Yes, now that Julian Assange has his "passport," wouldn't you like to get one, too?

More links and details here:
Assange gets an Aboriginal passport
http://www.democraticunderground.com/10021351130

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Response to struggle4progress (Reply #18)

Sat Sep 15, 2012, 06:47 PM

19. Nice to see...

that you are supporting their "struggle for progress". Most non-profit groups need some way of raising funds. Particularly Wikileaks, after the credit cards cut them off.

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Response to AntiFascist (Reply #19)

Sat Sep 15, 2012, 07:54 PM

20. You're welcome to provide further information about the groups involved if you have such

I tried to research the story some; I provided a number of links; and I gave you my best guess based on what I learned

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Response to struggle4progress (Reply #20)

Sat Sep 15, 2012, 08:16 PM

21. If you can show that the ISJA is corrupt...

then I'll question their motives, otherwise their cause seems righteous enough for me. Has it occured to you that maybe the reason they have been so inactive in previous years has been due to lack of funding in a poor economy?

From your linked post at greenleft.org:

“The receiving of the Aboriginal passports is not intended to make its holders complacent. Rather, it’s an active commitment to respect and protect the land spanning the entire continent as well as a commitment to changing the current conditions. This includes speaking out and acting against the unabated murder of Indigenous people in various Australian institutions, as well as the continual theft of Aboriginal land by large corporations with the protection of the Australian government.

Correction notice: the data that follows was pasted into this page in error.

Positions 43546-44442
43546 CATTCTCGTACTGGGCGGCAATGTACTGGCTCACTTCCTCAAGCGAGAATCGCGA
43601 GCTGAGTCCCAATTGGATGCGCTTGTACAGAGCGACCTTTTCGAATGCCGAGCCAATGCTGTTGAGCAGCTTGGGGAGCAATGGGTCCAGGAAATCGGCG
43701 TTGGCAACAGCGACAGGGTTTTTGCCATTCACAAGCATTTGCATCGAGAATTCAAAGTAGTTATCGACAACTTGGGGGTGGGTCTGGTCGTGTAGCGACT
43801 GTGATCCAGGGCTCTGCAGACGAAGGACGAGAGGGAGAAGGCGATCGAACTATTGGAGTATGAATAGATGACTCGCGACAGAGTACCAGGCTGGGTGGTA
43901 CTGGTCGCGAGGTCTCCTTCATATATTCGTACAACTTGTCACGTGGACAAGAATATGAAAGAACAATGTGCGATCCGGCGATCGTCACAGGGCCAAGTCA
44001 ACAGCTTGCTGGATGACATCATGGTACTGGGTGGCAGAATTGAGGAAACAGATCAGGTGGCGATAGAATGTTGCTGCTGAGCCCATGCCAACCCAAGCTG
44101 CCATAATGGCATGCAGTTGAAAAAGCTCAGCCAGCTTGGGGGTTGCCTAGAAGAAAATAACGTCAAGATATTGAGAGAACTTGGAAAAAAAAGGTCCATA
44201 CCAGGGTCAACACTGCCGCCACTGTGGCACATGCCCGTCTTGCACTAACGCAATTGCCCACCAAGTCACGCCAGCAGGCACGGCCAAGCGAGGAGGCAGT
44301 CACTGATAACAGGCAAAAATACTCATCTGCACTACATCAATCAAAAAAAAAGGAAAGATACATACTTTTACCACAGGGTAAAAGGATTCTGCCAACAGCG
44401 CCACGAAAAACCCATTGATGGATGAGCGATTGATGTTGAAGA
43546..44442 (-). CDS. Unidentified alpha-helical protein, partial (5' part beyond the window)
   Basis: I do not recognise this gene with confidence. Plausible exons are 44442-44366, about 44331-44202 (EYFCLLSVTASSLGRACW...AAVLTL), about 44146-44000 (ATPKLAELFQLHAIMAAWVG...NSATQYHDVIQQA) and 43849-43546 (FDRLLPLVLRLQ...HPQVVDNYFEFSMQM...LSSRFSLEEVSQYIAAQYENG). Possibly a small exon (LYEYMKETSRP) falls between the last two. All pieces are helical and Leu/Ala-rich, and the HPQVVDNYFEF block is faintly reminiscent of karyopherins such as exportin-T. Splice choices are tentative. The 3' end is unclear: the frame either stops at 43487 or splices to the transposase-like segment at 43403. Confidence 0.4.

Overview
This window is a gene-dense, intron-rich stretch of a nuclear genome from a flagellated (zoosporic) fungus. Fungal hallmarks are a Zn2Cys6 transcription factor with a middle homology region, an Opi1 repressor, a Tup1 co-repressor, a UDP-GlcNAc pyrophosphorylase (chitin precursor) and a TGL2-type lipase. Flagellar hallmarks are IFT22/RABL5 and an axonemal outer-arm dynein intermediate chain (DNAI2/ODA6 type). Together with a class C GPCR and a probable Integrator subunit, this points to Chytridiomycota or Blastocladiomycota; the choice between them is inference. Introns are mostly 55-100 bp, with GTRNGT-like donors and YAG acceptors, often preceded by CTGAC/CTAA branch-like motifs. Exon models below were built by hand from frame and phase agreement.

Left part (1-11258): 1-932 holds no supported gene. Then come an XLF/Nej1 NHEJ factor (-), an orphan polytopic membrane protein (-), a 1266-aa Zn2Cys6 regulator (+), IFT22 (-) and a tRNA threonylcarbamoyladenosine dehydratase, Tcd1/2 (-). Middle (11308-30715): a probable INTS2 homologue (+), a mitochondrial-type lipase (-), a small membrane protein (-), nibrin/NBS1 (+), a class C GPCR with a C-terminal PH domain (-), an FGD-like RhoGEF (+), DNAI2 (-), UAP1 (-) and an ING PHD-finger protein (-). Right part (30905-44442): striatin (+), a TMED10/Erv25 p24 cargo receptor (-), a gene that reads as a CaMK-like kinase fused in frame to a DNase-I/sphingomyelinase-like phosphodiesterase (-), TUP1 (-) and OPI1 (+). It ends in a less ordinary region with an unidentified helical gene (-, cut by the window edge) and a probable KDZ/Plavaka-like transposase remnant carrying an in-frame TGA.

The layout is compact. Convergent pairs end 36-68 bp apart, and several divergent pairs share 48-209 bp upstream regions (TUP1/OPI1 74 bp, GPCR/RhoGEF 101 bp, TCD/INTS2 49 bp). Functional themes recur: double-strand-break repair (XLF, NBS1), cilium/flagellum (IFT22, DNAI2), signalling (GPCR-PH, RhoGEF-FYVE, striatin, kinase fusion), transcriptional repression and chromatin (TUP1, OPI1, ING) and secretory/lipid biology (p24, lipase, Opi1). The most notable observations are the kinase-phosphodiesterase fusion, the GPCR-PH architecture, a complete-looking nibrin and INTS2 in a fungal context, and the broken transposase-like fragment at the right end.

“Also, the passport ceremony is not intended to be a feel-good event. As migrants that have come to live and be privileged by a colonial occupation of Aboriginal and Torres Strait Islander lands, we believe that it is our duty to respect the people, the stories and the land, if we chose to continue living here.”

All involved in this event see it as being of great significance towards a real multicultural and pluralistic reconciliation.

The first step on a long, long journey of mutual respect and social justice for all in this country. Including our asylum seekers, refugees, migrants and non-Aborigines.

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Response to AntiFascist (Reply #21)

Sat Sep 15, 2012, 08:59 PM

22. I didn't say "corrupt" -- I said "publicity stunt"

Was this "aboriginal passport" offered by some assembly of Australian aborigines to Julian Assange -- the great friend and protector of the original nations! -- in gratitude for his international efforts on behalf of indigenous peoples everywhere? No, it was offered by Ray Jackson on behalf of his small and only-irregularly-active group ISJA

BTW did you notice that John Shipton, in his comments, reminded everyone that Assange is still planning to run for an Australian Senate seat next year?

Pub-li-ci-ty stunt

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Response to struggle4progress (Reply #22)

Sat Sep 15, 2012, 09:24 PM

23. I think the larger point is that...

Assange actually enjoys a significant amount of support from his home country, including left-leaning politicians. The sad fact is that, as of 2009, there is NO aboriginal representation in the Australian federal government:

http://www.aph.gov.au/binaries/library/pubs/rp/2008-09/09rp23.pdf

If Assange happened to win a Senate seat he might then pay back the Aborigines in a positive way.

Publicity stunt? I don't have a problem if it leads to the greater good.

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Response to AntiFascist (Reply #23)

Sun Sep 16, 2012, 12:22 AM